CRY Online as lifestyle advice or monitoring has the potential to save lives. High risk patients with HCM or ARVC are routinely identified in the NHS Inherited Cardiac Condition (ICC) clinics and once they are identified they can be reviewed on a regular basis, reassessing their risk and intervening when necessary. If the argument stands that clinicians have no idea what to do with asymptomatic individuals with inherited cardiac conditions, then the entire model of ICC clinics and screening relatives and cascade genetic screening falls apart. These programmes are endorsed by the NHS, Department of Health, and Public Health England, as well as heart charities like the British Heart Foundation. 3. The way evidence is interpreted and incidence of young sudden cardiac death (YSCD) is evaluated A key issue in understanding the impact of screening is understanding (and correctly interpreting) the incidence of young sudden cardiac death. Whilst young sudden cardiac death has been acknowledged by the NSC as meeting their criteria for “severity” they have said it does not meet the criteria for “incidence”. The NSC document states, “There continues to be uncertainty as to the true incidence of SCD, although most studies in the general population reported an incidence of between 1 and 2 cases per 100,000 person-years.” • Qualitative characterisation of the stated incidence as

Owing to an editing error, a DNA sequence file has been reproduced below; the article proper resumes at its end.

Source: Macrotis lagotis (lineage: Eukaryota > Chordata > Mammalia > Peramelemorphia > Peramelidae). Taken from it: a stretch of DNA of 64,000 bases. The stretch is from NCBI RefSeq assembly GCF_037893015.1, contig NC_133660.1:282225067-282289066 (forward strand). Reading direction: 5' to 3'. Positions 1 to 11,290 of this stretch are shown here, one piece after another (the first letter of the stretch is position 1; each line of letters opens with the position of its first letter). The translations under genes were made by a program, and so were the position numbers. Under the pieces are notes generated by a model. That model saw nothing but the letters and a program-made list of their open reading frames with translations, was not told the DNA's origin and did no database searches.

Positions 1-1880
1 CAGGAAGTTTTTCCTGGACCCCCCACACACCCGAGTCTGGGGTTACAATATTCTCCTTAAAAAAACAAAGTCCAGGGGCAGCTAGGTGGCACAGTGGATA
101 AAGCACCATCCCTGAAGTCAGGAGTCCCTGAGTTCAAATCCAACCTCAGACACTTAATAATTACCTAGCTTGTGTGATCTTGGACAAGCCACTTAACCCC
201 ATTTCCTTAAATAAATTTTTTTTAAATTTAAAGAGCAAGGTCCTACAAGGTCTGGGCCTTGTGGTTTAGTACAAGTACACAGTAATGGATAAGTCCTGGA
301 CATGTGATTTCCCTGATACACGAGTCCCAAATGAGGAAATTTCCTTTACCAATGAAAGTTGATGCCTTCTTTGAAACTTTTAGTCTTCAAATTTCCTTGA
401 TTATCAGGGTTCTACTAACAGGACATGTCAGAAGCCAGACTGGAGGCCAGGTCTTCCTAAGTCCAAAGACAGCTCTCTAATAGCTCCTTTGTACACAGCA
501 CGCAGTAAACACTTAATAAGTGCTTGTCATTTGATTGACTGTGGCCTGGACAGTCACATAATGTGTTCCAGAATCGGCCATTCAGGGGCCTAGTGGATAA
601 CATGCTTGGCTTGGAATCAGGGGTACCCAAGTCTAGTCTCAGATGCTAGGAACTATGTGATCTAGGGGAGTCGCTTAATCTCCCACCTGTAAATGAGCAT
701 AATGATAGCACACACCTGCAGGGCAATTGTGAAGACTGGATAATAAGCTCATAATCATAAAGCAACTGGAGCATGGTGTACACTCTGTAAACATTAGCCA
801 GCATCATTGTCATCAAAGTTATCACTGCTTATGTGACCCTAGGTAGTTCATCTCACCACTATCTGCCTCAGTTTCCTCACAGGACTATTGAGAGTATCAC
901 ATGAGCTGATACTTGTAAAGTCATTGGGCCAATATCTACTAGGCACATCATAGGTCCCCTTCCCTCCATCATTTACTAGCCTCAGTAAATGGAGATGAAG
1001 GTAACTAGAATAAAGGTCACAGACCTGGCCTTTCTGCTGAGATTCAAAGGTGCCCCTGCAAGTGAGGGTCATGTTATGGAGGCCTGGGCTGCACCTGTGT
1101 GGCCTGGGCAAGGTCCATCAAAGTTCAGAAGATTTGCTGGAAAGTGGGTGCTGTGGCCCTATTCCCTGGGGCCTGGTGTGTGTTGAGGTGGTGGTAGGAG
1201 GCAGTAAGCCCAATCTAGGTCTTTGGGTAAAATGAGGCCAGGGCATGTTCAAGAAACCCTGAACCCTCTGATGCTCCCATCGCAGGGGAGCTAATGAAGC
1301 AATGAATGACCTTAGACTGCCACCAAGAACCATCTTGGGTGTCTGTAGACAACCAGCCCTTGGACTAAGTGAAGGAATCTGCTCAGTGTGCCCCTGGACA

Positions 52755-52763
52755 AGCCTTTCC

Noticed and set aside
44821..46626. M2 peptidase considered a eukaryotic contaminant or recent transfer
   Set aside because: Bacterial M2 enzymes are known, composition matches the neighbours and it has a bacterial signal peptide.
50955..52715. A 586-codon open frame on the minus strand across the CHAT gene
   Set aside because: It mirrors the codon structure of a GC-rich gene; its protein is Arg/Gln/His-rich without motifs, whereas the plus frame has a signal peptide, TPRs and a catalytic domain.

“low” is inaccurate when compared to other risks of death of the young

The key research by Papadakis et al, 2009 reported an incidence of 1.8 deaths per 100,000 people per year in the UK, in line with the NSC’s estimates. This equates with 12 young sudden cardiac deaths per week – more than 600 young sudden cardiac deaths per year in the UK. The NSC refers to this as “low incidence”. However, sudden cardiac death is one of the most common causes of death in young people, the most common cause of death in young athletes, and has a massive impact on family, friends and local communities and is associated with numerous decades of lost life years. The qualitative interpretation of incidence should therefore be contextualised to young people, when its incidence is high in comparison to other risks of dying of the young, such as leukaemia, etc. • Lack of transparency about evidence used for estimation

of incidence